After You Revise

You’ve worked very hard and finished revising your novel. Isn’t it amazing how long it takes? I’ve been working on a fairly substantial book, and have logged about forty-eight hours of revisions. That’s more than a work week. It’s not finished yet. Writing it was fun, and revising it sometimes is, but I find it hard to work on such a long document.

After all that, it’s still not over. You could show it to a friend or family member. I suggest picking somebody you know will be honest but constructive. There’s no point in sharing it with somebody who hates that genre. Sharing it with somebody who will only say nice things won’t help the story much, but might help you if you need to ease into sharing your work. If you find somebody who can offer constructive feedback, that’s great. I am not using the word “edit.” I don’t recommend asking family and friends to edit your book. They can read it and offer comments, but they shouldn’t edit. They don’t know the characters the way you do. They can point out punctuation errors or spelling issues, awkward sentences, and problems with the plot, but you should be the one to change them in your manuscript. An exception to this rule is if a relative or friend happens to be a professional Editor. If you are writing with pen and paper, make absolutely sure that you make a copy of it. Your friend’s toddler might mistake your life’s work for a stack of drawing paper. Having a backup copy protects both of you. Imagine how bad the poor kid would feel when they got older and found out they were the cause of you never speaking to your friend again and of your book never being published! Make that backup copy now.

Once you’ve implemented any feedback, now it’s time to send your book to an Editor. That word always gets a capital E because I’ve gone so long not realizing how important Editors are. An Editor is a reader who will do their professional best to understand your book, and also give it some tough love. That’s their calling. The Editor will spend time reading your book and finding the places where it can become clearer, stronger, and ultimately find its place on the shelves. The Editor will not try to rewrite your story. The Editor is going to say something good about your book. They will transition from that to telling you where it can be improved. They know how to do this because they’ve had lots of training and real-world practice. The Editor is on your side. If you’re self-publishing, you’re paying the Editor for their services. That’s a pretty good way to insure that your manuscript will get the attention it deserves. Editors charge per word, so having a long book edited will cost you. It’s worth it. Save up the money, borrow it, or make room in your budget.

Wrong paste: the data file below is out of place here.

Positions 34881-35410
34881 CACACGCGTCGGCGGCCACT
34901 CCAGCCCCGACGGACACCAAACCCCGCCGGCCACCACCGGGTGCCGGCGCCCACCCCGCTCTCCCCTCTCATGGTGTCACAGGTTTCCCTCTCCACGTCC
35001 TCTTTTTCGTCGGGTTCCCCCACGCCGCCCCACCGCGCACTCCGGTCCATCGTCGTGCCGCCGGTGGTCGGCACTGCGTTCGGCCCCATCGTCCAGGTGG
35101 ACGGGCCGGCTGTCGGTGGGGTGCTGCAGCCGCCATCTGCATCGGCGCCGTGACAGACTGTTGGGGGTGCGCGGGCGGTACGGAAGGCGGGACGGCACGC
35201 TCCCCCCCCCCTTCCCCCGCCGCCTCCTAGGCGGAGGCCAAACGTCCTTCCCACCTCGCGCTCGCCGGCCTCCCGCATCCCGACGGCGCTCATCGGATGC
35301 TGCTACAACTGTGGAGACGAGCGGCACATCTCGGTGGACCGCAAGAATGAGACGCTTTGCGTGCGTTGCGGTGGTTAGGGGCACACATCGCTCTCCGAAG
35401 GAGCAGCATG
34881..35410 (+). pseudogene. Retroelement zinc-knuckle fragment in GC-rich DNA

Editing is a process, and you’re involved. You usually send a Microsoft Word document, and they use Track Changes so you can see exactly what they’ve done. You can accept or reject changes. They also often add comments and questions where they need you, the author, to rewrite a portion of your work because it is unclear or doesn’t work. They know when they need to ask you to do this. This is why I recommend using an Editor to edit your book. A friend or relative will probably do it for free, but unless they have special training, they simply don’t know how to edit another person’s work. What an Editor does goes out beyond punctuation and spelling. They catch awkward sentences, problems with the plot, but also things that you didn’t include in your book and questions a reader might have. As the author, you are very close to your characters. They live in your head. You know them so well, you sometimes forget to say things “out loud,” and consequently, your readers, unless they’re telepathic, won’t be able to pick up on.

When you get your edited manuscript back, it won’t be chopped up. In most cases, it will be smoother. Yes, your Editor might include a typo. They’re human, and they sometimes hit the wrong keys. If you really don’t like something, tell the Editor in a constructive way. Maybe they misunderstood something. You can rewrite it to make it clearer so that your readers won’t also misunderstand it.

One round of editing likely won’t be enough. Unless your plot and story are very polished, you will probably need a big picture kind of edit, and then some nitty-gritty stuff in a subsequent round. A final check of all systems might also help your book to gain positive reviews later. A proofread can be performed by another Editor. If your book were a person, it would be so happy that you made sure it got the care and feeding it needs to put itself out into the world. Your wallet will be thinner, but your book will have a better chance at success. I have to say “chance,” because there’s no guarantee. Books with many typos are sometimes bestsellers. Wonderful books can and do languish in the dusty basements of obscurity. The tides of popularity are a factor. What sells now may not sell tomorrow. If people don’t know about your book, they also can’t buy it. I recommend talking to a marketing expert who will help you get your book out there, in spite of the uncertainties of fad and fashion.

Give your book both professional editing and assistance from a marketing expert.

Published by Hyacinth Grey

I'm a new Indie Author, and my book, Wounded Bride, is the first in a hard-boiled detective series. I love to read, and at the moment, I'm really into nonfiction. I like most topics, but am not very interested in politics.

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